News of a 75 percent price hike at Shattuck Avenue Self-Storage has prompted Berkeley leaders to question a 10-year-old, city-funded program that pays for storage lockers for the community’s homeless.
Rain jackets, newspapers and blankets are often stashed in shopping carts and makeshift lean-tos in other cities, but in Berkeley, 99 lockers provide its homeless with free storage space. Until now the city rented the units for less than $25,000 a year. The cost, though, has swollen to above $40,000.
“When I found this out, I was alarmed at how much it was,” said City Councilmember Linda Maio.
While Maio notes that the uncommon program offers a vital city service, she wants to be sure the city is getting the most for its money. Colleagues on the council joined her last month in a unanimous agreement to pay the higher locker fees. But, at the same time, the council directed city staff to reevaluate the program.
“I’ve learned that the whole storage thing has not been properly handled,” said Maio.
City officials concede that in the past this was true.
Until about a year ago, at the storage lot on the corners of Shattuck and Ward Street, little was known about the people using city lockers or if the storage accounts were even active, according to Harvey Tureck, the city’s manager of Mental Health Services. But this has changed, he said.
“We’re trying to bring more order to the process,” Tureck explained. “We’ve had to access all of the lockers and the people and evaluate their current needs.”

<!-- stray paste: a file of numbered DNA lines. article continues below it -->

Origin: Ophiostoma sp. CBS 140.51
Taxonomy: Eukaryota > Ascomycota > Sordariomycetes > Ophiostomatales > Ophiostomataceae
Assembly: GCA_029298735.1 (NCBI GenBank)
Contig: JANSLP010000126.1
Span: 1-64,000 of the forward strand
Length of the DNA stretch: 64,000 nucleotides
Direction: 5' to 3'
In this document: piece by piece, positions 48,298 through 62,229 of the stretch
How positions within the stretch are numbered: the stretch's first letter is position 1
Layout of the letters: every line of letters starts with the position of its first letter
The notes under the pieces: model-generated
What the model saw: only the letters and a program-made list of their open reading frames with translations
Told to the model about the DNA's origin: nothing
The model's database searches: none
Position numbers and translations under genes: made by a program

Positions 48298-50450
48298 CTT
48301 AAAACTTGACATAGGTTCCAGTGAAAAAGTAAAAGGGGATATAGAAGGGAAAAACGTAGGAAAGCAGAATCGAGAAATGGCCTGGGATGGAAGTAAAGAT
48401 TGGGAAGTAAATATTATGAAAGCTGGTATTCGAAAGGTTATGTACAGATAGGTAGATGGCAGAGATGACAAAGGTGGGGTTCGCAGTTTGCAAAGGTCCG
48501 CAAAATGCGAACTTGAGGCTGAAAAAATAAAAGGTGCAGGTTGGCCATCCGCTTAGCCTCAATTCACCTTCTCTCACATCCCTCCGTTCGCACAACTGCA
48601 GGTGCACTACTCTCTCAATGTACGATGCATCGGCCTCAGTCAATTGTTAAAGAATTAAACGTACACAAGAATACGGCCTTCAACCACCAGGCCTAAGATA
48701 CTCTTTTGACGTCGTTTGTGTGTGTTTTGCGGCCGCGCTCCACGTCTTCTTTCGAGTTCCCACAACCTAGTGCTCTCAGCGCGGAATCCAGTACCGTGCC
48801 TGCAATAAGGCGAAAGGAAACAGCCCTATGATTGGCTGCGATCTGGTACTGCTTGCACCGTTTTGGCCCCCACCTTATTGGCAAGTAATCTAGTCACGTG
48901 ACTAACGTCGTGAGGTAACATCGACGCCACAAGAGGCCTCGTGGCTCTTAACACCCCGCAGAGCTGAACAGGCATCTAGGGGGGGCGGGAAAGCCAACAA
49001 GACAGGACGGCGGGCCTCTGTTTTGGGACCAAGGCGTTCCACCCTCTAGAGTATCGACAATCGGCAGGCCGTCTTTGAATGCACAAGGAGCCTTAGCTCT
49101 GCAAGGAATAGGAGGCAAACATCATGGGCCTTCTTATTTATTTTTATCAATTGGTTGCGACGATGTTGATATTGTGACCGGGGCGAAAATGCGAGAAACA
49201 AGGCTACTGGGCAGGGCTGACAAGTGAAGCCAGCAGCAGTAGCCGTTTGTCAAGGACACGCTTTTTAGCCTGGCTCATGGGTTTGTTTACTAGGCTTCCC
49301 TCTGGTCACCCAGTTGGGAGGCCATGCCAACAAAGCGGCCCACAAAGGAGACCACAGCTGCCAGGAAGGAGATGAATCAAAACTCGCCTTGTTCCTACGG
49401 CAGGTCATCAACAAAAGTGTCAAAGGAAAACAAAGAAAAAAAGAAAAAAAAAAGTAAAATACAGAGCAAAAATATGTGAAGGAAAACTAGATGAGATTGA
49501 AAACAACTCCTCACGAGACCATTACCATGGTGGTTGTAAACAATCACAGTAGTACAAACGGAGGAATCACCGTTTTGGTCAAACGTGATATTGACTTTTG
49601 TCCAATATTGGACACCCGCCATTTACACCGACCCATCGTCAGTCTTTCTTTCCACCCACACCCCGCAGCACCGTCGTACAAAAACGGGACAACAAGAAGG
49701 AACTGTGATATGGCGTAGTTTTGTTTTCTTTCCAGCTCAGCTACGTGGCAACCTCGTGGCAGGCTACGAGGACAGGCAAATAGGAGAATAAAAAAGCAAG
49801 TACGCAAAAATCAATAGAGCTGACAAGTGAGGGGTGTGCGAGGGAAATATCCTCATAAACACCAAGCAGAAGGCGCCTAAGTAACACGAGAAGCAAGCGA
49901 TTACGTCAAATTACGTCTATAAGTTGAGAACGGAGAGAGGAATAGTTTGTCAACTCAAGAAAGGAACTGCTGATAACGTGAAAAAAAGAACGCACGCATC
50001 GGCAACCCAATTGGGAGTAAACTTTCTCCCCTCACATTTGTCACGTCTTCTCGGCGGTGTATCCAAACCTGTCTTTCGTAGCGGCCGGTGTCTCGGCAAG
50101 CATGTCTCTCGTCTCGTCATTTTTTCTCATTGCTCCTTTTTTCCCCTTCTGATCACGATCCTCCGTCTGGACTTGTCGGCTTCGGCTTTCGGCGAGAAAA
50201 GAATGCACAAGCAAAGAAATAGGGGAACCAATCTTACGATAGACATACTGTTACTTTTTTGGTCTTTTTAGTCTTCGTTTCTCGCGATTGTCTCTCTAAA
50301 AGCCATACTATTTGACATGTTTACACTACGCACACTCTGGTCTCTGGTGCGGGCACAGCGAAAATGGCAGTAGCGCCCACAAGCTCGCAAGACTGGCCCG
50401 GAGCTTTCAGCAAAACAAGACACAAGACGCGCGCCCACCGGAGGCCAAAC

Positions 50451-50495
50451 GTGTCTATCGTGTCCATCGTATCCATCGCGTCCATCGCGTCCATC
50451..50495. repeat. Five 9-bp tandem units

The city’s 99 lockers, at 5 feet by 5 feet by four feet, now serve homeless who genuinely need storage space, Tureck said.
“If you’re someone trying to get back on your feet and get a job, you’re going to have stuff and need a place to put it,” he said. “We’re certainly more careful now [about who uses the lockers].”
Tureck and his staff are slated to update City Council on the status of the locker program at a July 23 meeting.
As for the program’s 75 percent cost hike, city officials say the increase was a long-time coming and that rates charged by Shattuck Avenue Self-Storage are still below market.
The locker program dates back to 1993 and, in addition to serving the homeless community, has been credited with improving the aesthetics of parks and other public spaces where homeless have historically left their belongings.
“It has benefited the clients and the community,” said Eric Landes-Brenman, the city’s homeless coordinator who helped found the locker program.
The program has helped people make the transition from the street to permanent housing, he said.
The only apparent problem has been a recent complaint from neighbors of the storage who say they have had trouble with some of the locker users.
The manager of Shattuck Avenue Self-Storage was not available for comment yesterday.
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